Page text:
Date of Award


Document Type


Degree Name

Doctor of Philosophy (PhD)


Environmental Engineering and Earth Sciences

Committee Member

Brian A. Powell, Committee Chair

Committee Member

Mavrik Zavarin

Committee Member

Mark A. Schlautman

Committee Member

Elizabeth Carraway

Committee Member

Timothy A. DeVol


This work investigated aging of plutonium (Pu) on the surface of goethite, the effect of natural organic ligands on the enhancement of Pu desorption and mobility, and Pu transport in a natural soil. Because adsorption of Pu is frequently observed to be initially rapid followed by slower adsorption over days to weeks, Pu may undergo aging, where a surface process following initial adsorption causes a change in Pu state over time. Pu uptake which exhibits fast and slow sorption phases has been successfully modeled using a multisite model where sorbed Pu is represented as two compartments with different rates of exchange with solution, and I propose in this work that it may be modeled using consecutive compartments representing Pu states with different accessibility to the solution. Additionally, the fate and transport of Pu can be affected by the presence of natural organic ligands which may diminish Pu sorption to mineral surfaces by forming Pu–aqueous complexes or enhance Pu sorption by forming ternary surface complexes. Numerous previous studies have examined the extent of Pu sorption to pure minerals in batch experiments. However, the effect of natural organic ligands on Pu sorption kinetics and transport in natural soils requires further investigation.

The aging of Pu on goethite was observed by using batch experiments with adsorption times of 1–116 days. To assess the stability of Pu(IV) on the goethite surface, desorption was performed in the presence of desferrioxamine B (DFOB) which acted as a competing complexant and also thermodynamically drove aqueous Pu(V) to form Pu(IV)–DFOB aqueous complexes. Thus, the surface stability of Pu(IV) was measured in a system with pure oxidation state. Pu was observed to become less desorbable with increasing adsorption times, and the effect of Pu aging was greater at lower pH values. The results were not consistent with surface mediated reduction as a process of aging, but demonstrated that Pu aging could be sensitive to pH.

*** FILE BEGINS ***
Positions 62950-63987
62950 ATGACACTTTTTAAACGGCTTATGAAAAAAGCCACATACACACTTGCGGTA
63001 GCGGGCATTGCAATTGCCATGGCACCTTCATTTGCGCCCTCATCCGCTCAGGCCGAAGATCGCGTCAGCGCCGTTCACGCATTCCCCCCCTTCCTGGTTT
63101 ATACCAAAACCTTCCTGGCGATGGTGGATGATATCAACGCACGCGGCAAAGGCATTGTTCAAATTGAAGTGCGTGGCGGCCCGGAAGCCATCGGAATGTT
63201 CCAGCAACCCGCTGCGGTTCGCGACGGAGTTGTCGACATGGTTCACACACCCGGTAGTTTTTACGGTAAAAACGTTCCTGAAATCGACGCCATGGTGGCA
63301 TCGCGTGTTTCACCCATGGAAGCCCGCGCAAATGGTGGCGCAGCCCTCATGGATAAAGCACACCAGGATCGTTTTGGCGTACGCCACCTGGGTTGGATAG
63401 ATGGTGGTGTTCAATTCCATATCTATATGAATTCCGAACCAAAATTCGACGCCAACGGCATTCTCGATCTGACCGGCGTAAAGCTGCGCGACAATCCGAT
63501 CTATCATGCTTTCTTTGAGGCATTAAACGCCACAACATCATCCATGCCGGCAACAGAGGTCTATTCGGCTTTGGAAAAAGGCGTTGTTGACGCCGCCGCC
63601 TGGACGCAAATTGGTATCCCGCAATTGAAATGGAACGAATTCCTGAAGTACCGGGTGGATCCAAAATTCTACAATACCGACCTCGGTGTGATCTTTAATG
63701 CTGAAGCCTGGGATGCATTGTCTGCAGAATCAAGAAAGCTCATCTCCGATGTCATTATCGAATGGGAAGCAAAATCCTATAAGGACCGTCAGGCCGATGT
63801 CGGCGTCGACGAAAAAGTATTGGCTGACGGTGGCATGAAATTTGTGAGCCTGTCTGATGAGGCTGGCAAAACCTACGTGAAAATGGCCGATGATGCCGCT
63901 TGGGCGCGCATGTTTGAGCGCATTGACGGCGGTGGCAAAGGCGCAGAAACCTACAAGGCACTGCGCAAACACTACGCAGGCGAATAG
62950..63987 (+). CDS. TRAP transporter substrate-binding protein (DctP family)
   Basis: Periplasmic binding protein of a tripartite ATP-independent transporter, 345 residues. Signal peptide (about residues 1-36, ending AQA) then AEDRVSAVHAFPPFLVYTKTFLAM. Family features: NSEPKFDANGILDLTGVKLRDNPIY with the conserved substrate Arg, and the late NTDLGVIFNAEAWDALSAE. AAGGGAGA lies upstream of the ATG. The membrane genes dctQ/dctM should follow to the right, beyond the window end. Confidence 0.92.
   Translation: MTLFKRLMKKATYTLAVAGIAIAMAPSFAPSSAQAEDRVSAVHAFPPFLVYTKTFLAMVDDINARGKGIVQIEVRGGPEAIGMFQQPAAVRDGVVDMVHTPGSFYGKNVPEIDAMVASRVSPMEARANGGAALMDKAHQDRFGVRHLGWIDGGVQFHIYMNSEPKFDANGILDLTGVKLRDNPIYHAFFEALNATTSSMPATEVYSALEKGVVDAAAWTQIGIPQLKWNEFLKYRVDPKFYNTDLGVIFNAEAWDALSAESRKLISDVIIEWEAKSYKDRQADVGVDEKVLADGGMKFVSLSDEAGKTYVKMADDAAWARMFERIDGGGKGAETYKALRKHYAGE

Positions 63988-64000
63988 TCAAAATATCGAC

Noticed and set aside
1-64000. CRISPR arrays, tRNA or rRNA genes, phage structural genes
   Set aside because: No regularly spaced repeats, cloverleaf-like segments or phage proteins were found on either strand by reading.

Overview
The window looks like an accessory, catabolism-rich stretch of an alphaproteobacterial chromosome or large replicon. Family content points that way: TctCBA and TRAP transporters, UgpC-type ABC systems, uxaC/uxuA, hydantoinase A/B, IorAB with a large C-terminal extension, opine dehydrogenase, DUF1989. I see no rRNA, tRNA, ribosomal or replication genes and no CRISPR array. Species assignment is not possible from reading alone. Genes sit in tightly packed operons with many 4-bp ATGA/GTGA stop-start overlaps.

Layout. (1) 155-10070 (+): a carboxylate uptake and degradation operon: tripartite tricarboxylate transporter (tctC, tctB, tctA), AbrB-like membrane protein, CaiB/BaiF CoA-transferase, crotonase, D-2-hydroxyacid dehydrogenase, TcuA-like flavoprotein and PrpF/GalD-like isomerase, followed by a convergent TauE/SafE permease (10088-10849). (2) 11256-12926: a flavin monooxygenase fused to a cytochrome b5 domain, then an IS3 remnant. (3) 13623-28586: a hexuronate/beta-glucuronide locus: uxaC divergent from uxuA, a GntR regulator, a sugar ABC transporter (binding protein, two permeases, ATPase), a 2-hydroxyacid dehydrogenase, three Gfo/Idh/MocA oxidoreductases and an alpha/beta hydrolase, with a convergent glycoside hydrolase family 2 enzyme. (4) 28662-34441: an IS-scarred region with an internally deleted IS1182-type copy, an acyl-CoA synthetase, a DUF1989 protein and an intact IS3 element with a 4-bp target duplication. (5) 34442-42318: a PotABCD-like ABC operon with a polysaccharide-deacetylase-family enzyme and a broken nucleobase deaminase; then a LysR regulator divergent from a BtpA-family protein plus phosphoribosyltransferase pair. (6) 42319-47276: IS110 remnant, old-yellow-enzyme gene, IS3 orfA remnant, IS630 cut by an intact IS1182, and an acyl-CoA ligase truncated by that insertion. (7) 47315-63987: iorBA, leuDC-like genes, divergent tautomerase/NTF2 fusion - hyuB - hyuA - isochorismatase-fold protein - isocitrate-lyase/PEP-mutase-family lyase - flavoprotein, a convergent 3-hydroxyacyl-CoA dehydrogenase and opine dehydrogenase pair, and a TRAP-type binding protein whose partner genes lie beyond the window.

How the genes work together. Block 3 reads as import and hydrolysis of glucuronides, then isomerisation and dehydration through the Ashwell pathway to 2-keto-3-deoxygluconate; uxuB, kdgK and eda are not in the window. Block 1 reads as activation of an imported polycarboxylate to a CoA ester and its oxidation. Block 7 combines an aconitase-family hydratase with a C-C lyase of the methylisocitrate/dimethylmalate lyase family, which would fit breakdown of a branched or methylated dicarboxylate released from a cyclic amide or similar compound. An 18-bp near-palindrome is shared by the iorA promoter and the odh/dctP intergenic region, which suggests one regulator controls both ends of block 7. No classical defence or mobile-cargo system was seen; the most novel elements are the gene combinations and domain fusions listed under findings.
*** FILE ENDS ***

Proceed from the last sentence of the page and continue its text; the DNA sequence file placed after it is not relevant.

The kinetics of Pu (de)sorption from goethite in the presence of DFOB, fulvic acid (Suwanee River I), and citric acid were investigated using a flow-cell design which minimized readsorption of Pu by constant dilution. Additional kinetic information was obtained by conducting stop events to vary the fluid residence time. Pu became less desorbable over three days, indicating Pu underwent aging on goethite. The Pu data was modeled using a kinetic sorption model which considered two consecutive linear sorption components. In this theoretical conceptual model, the transition to a second surface state represented aging, but the specific process was unknown. The presence of DFOB had a greater effect on Pu desorption than either citric acid or fulvic acid. Although further study is required to determine Pu–(fulvic acid) stability constants, the results are consistent with the relative stability constants for Pu–ligand aqueous complexes.

The effect of DFOB and citrate on Pu mobility was examined in column transport experiments with natural soil from the Savannah River Site. Pu was loaded onto the columns in organic-free solution, followed by a continuous input of organic ligand solution to mobilize the Pu. Due to the strong sorption of DFOB and citrate to the soil, their presence was estimated to be limited to the first 1.32 and 0.68 cm of the columns, respectively. The formation of aqueous Pu–ligand complexes did not appear to affect the Pu soil distribution, However, in each of the columns, including the ligand-free control, 9–20 % of Pu was observed to elute with retardation factors of 24–29, suggesting that Pu was mobilized by a process the columns had in common. Multiple working hypotheses to explain these data are (1) oxidation of Pu(IV) to Pu(V) within the loading solution during pH adjustment, (2) mobilization by of Pu–ligand complexes with native soil organic matter, and (3) colloid-facilitated transport.

With increased aging, Pu mobility in the subsurface may decrease if Pu is sorbed to an immobile matrix, or Pu mobility may increase if Pu is sorbed to mobile colloids. Because this work used indirect measurements of aqueous Pu to observe the effects of aging, further research is required to determine the process behind Pu aging. Flow-cell experiments demonstrated that the presence of natural organic ligands has the potential to mobilize Pu in the subsurface; however, in natural soils, further research is required to understand the enhancement of Pu mobility in the presence of natural organic ligands. Pu mobility in the subsurface environment depends on many complex interactions potentially involving contact time, soil composition, Pu redox reactions, ligand sorption, soil organic matter, and mineral colloids.